The UFC underpaying fighters: An examination of compensation in MMA

Image via Global News

Image via Global News

The Ultimate Fighting Championship (UFC) is the largest Mixed Martial Arts (MMA) promotion in the world, with a roster of fighters from across the globe. The UFC has grown immensely in popularity over the past years, with its events being watched by millions of people worldwide. However, despite the UFC’s success, there’s been growing criticism of the company’s treatment of its fighters, specifically in regard to their pay. 


One main argument against the UFC’s payment structure is that the company underpays their fighters. UFC fighters do not have salaries, and their pay is highly dependent on performance-based bonuses, such as winning a fight or earning a “Fight of the Night” bonus. Additionally, fighters are given a portion of the pay per view (PPV) revenue generated by their fights. While these bonuses and PPV portions could be considered substantial for top fighters, many fighters, especially those on the undercard or with less marketable names, earn relatively little. According to a report by the MMA Fighters Association (MMAFA), the median UFC fighter salary was $45,000 in 2020, with 56% of fighters earning less than $50,000 a year. To put that into perspective, the minimum salary for a player in Major League Baseball (MLB) is $570,599 per year. In other words, many UFC fighters earn less than some professional athletes earn as minimum salaries.


One of the reasons for the UFC’s underpayment of fighters is the lack of a fighters’ union or association. Unlike other professional sports leagues, such as the National Football League (NFL) or MLB, the UFC does not have a players’ union to negotiate for better salaries and benefits on behalf of the fighters. This leaves the fighters in a vulnerable position, as they have little to no bargaining power and just need to deal with the UFC’s paying structure. 


Another factor contributing to the UFC’s underpayment of fighters is the company’s business model. The UFC is currently owned by Endeavor, a large holding company, with its primary goal to maximize its profits for its shareholders. This means that the UFC prioritizes revenue generation over fighter compensation. For example, the UFC has been criticized before for not providing health care or retirement benefits to fighters, despite the physical and mental toll that fighting takes on their bodies.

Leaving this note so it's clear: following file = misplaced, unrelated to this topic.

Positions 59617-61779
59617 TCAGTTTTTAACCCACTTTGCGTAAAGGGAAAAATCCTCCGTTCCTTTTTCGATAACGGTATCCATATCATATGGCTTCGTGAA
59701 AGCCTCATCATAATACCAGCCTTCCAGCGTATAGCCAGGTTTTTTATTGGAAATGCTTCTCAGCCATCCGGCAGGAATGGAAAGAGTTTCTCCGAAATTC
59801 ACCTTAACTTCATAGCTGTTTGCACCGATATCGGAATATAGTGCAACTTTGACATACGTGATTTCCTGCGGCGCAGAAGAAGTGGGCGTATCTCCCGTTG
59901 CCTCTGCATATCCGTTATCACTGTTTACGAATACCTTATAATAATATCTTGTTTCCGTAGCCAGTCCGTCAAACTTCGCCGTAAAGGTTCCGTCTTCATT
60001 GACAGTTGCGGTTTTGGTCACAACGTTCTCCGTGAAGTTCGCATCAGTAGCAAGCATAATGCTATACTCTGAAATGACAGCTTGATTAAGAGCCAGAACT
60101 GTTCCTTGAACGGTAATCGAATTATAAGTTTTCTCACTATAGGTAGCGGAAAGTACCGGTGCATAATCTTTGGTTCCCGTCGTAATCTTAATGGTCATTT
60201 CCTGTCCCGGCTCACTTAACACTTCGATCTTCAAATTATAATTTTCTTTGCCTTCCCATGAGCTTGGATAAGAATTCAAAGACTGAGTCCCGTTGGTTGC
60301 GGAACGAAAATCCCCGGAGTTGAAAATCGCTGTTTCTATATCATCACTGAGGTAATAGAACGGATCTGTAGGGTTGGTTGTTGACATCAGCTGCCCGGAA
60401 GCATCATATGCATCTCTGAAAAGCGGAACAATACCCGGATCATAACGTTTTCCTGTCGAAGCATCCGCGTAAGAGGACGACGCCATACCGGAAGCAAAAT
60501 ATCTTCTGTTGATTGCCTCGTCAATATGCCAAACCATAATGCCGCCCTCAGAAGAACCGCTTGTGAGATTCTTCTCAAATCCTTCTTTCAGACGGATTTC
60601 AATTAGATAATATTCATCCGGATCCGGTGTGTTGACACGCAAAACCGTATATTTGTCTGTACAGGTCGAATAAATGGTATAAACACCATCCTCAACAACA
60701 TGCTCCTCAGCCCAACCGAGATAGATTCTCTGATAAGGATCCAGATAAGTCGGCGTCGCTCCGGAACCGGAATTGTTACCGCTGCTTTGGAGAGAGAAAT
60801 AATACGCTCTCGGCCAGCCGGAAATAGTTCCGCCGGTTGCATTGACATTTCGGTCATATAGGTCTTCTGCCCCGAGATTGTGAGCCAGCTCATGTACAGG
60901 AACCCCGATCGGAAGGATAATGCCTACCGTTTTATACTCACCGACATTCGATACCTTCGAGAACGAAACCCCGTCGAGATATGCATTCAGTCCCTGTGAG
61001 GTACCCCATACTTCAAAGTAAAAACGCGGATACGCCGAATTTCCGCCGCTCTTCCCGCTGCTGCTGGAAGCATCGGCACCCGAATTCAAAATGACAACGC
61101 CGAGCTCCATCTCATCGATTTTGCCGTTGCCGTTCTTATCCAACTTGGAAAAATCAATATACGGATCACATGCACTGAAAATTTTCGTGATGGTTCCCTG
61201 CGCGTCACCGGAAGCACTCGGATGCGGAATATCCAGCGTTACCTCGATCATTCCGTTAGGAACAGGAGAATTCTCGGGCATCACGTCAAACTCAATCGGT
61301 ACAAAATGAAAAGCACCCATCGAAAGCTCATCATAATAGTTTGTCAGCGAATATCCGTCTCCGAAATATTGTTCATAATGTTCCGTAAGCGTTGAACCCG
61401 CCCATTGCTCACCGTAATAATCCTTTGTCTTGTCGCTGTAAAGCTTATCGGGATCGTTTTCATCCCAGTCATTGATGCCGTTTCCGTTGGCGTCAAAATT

In recent years, there has been growing pressure on the UFC to improve its treatment of their fighters. Fighters themselves, as well as fans and media, have expressed their feeling in calling for better pay and benefits for fighters. In response, the UFC has made some changes, such as increasing the minimum fighter pay and providing some medical benefits. However, critics argue that these changes aren’t enough and that the UFC still has a long way to go in terms of providing fair compensation to their fighters.


One proposed solution to the UFC’s underpayment of fighters is the formation of a fighters’ union or association. This would allow fighters to collectively bargain for better pay and benefits, as well as provide them with legal representation. Some fighters have already taken steps in this direction, with the formation of groups such as the MMAFA and the Professional Fighters Association (PFA).


The UFC’s underpayment of fighters is a significant issue that needs to be addressed. Fighters put their health and well-being on the line every time they step into the octagon, and they deserve to be compensated rightfully for their efforts. While the UFC has made some progress in improving fighter pay and benefits, more needs to be done.